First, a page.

While Manco Capac brought the populace to the light of the sun god Inti (who was also his father), his sister-wife taught the people necessary skills such as weaving textiles and planting crops. It was through the labor of these two demigod figures that the Inca population thrived and learned their ritualistic practices of worship.

Inti the sun god remained over the centuries particularly vital to Inca worship as he was connected with the crop cycle and the fertility of the land.

Titicaca- The Land Of Fertility

According to legend, Inti envisioned fertile land for his people that had now been guided to the right ways and knew when and how to plant their crops.

He gave his son a golden stick that would sink in the land that was meant for the people of Lake Titicaca. The tribe followed their two leaders and the magical staff sank in the area which is modern day Cuzco city. This is why it was known as the ‘city of the sun.’

Manco Capac upon realizing this was the land that Inti had promised settled his people there and thus began the great race of the Incas.

He developed the barren land of Cuzco and made it into a vibrant city with majestic structures and abundant crops. Manco Capac taught the men to hunt and fight so that they would be ready for the future.

The Incas did indeed have developed military strategies and structures by the 14 to 15th centuries although they were no match for the advanced invading Spanish forces.

A Legacy Of The Same Bloodline

Once the Incas settled and inhabited Cuzco city, legend has it that Manco Capac and his wife continued to rule them. This bloodline supposedly remained a constant through all the generations which is why the Inca royalty was considered sacred and special and not fully human like everyone else.

Lake Titicaca and its myths also played an imperative role in maintaining the power of the Inca royals because this is where their ancestors had risen by the will of the sun god.

Lake Titicaca also carried symbolic importance for the Incas because their myths stated that people had been brought out of ignorance and into the light of knowledge. The sacred powers of the lake were believed to be responsible for this miracle as the same lake had given birth to the creator god.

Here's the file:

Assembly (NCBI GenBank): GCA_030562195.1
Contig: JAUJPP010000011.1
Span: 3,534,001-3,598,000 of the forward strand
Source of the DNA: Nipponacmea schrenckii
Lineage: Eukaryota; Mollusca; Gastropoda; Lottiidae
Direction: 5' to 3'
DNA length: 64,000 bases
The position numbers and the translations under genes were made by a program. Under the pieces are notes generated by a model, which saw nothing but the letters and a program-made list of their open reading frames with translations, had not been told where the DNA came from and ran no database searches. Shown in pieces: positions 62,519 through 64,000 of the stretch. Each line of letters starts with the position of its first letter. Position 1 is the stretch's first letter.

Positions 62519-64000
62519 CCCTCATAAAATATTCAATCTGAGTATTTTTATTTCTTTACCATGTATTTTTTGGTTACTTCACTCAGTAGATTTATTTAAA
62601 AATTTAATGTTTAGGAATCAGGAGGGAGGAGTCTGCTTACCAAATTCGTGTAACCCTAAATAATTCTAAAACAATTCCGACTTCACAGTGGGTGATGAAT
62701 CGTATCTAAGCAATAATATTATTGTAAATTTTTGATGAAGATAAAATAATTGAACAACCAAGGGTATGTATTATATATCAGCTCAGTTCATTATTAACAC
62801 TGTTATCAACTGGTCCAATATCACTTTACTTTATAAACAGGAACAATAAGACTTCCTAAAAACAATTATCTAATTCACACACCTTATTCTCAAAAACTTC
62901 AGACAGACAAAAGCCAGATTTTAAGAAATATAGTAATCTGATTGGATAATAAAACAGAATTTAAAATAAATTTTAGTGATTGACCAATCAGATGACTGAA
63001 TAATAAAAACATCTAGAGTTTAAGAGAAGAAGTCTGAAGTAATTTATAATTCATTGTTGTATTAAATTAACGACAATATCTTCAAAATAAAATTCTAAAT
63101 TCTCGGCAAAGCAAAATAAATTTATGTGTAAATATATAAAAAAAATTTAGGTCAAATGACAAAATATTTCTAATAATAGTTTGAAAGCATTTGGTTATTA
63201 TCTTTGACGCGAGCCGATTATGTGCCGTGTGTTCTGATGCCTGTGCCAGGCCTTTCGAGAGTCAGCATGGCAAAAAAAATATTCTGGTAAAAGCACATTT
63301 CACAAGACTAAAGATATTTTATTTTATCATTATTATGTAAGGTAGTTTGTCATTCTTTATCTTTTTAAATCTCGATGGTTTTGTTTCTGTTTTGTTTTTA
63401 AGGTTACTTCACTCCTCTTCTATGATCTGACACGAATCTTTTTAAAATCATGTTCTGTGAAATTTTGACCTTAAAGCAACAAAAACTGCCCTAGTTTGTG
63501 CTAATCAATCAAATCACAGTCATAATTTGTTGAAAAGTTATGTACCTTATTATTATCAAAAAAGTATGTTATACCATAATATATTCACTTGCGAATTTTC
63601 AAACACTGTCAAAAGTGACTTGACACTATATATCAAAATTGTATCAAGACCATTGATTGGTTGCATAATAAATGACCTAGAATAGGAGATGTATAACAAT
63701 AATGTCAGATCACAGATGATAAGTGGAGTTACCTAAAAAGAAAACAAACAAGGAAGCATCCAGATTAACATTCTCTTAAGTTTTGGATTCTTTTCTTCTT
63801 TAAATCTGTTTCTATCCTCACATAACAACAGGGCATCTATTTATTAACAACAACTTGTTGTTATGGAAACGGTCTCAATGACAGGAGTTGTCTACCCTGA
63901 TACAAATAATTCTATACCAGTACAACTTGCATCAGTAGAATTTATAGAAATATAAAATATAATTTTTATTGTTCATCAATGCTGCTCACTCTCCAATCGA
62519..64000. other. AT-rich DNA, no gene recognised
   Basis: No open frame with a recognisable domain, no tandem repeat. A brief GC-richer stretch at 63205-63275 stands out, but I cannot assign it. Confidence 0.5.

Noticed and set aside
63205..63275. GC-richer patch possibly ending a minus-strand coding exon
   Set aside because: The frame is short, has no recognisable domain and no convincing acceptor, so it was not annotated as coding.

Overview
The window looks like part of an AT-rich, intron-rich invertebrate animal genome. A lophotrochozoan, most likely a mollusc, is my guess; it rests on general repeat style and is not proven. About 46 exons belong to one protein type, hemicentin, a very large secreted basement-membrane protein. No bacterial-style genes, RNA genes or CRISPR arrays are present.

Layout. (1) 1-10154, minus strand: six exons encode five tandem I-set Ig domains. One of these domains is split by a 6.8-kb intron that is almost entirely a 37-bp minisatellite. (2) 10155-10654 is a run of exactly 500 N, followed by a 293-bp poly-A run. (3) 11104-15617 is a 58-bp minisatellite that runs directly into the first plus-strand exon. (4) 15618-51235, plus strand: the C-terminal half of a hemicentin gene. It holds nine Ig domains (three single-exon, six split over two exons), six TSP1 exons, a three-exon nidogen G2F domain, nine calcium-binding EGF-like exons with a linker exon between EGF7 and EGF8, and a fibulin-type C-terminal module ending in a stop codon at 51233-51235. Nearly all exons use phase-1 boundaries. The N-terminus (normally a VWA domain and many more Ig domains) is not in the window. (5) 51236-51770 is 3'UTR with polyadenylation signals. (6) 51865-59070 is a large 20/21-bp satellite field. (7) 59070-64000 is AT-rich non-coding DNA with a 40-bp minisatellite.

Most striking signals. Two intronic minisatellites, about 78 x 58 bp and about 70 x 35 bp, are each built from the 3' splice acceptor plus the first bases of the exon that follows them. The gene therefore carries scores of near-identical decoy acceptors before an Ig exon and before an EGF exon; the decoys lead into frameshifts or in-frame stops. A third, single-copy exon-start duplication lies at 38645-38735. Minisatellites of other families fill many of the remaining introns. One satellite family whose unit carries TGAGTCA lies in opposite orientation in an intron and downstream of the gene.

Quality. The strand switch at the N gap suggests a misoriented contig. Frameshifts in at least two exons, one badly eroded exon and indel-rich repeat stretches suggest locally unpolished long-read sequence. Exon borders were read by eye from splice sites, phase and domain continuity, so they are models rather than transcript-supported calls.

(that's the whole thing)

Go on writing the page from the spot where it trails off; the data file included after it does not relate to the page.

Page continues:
Inti Raymi

The Island of the Sun lies near Lake Titicaca and is believed to be the place where the sun rose (by the creator’s command) when the world was enveloped in darkness.

In Inca times, a large rock (that was primarily sandstone) existed on the island and it was worshipped due to its association with the ascent of Inti the sun god.

This led to the Incas gathering yearly to celebrate ‘Inti Raymi’ or the Festival of the Sun.

A Titicaca Retreat

Lake Titicaca has much to offer in the way of tourism with scenic surrounding islands like Amantani. You can also engage in the sacred energy of the lake by opting for a meditation retreat and spending a few days in self-reflection.

Many of these islands are in their natural state with the culture of the indigenous people very much intact. There is little interference from man-made noises and technology making them very peaceful and harmonious.

You can also book a silent meditation retreat if you are looking to detox negative energy from your life and embrace the magic of the lake. There is one right in the middle of Lake Titicaca called Meditation Retreat Peru that offers spiritual tours, silent meditation, and yoga.